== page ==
Scientific uncertainty is not to be equated with mere lack of information if the means to gather that information are readily available. Where DNA sequencing is done automatically by machine, mere sequencing of DNA can not be inventive. As described above,134 scientific progress involves building upon steps previously taken. One difficulty is that taking the next step may well involve solving scientific uncertainty but, equally, it may be seen as an obvious course to try. The question of obviousness may turn on the way in which the inventive concept is described. In Biogen Lord Hoffmann made the point that the level of generality at which the inventive step is stated is critical. Here, the patentee had chosen to pursue an identified goal by known means. Lord Hoffmann said: 'A proper statement of the inventive concept needs to include some express or implied reference to the problem which it required invention to overcome .135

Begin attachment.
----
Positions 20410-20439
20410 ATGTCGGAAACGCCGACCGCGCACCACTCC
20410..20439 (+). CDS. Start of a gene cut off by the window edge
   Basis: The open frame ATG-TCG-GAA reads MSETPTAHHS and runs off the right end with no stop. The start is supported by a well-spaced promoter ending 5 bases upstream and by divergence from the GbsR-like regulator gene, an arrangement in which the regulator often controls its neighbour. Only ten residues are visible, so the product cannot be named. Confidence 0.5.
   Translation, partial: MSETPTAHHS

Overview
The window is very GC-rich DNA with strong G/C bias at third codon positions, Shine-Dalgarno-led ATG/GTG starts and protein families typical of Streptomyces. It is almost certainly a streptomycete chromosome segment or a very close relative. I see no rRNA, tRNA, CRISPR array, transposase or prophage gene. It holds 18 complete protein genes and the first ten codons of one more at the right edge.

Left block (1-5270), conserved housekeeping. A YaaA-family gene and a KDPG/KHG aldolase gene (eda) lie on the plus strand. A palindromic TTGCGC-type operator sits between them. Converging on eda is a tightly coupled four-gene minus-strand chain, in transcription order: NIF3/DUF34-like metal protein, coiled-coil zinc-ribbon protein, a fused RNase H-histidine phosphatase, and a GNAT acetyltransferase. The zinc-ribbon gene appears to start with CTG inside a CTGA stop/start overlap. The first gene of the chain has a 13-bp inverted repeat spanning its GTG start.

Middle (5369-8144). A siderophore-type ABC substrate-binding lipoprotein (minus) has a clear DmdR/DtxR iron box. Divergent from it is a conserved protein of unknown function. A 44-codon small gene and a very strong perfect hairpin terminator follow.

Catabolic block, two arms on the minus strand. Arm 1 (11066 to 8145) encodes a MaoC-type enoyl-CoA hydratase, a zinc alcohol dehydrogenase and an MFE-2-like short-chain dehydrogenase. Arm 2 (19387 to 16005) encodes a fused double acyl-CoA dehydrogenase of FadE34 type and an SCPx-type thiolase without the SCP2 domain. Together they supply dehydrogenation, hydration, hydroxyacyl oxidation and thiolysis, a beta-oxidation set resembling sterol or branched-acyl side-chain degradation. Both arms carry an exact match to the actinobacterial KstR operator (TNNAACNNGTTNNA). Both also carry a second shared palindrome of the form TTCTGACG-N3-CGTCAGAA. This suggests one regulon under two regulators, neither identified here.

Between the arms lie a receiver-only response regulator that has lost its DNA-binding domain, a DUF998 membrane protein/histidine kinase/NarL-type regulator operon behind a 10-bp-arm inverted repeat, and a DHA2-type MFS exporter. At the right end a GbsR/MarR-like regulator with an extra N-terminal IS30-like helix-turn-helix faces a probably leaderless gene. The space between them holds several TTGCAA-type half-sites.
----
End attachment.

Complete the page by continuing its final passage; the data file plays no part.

Advances in science usually comprise a series of small steps. Each forward step is prompted by the preceding one. Biogen built on existing knowledge of recombinant DNA techniques to produce recombinant DNA molecules coding for Hepatitis B virus (HBV) core and surface antigenic polypeptides, and successfully produced these polypeptides in prokaryotic cells. Recombinant DNA techniques were well established at that time, but it was not known whether the DNA contained in the Dane particle (the identified HBV infective agent) carried the genes encoding the viral antigen proteins. It was also not known whether prokaryotic cells transformed with eukaryotic genomic DNA could successfully transcribe and translate these genes into proteins.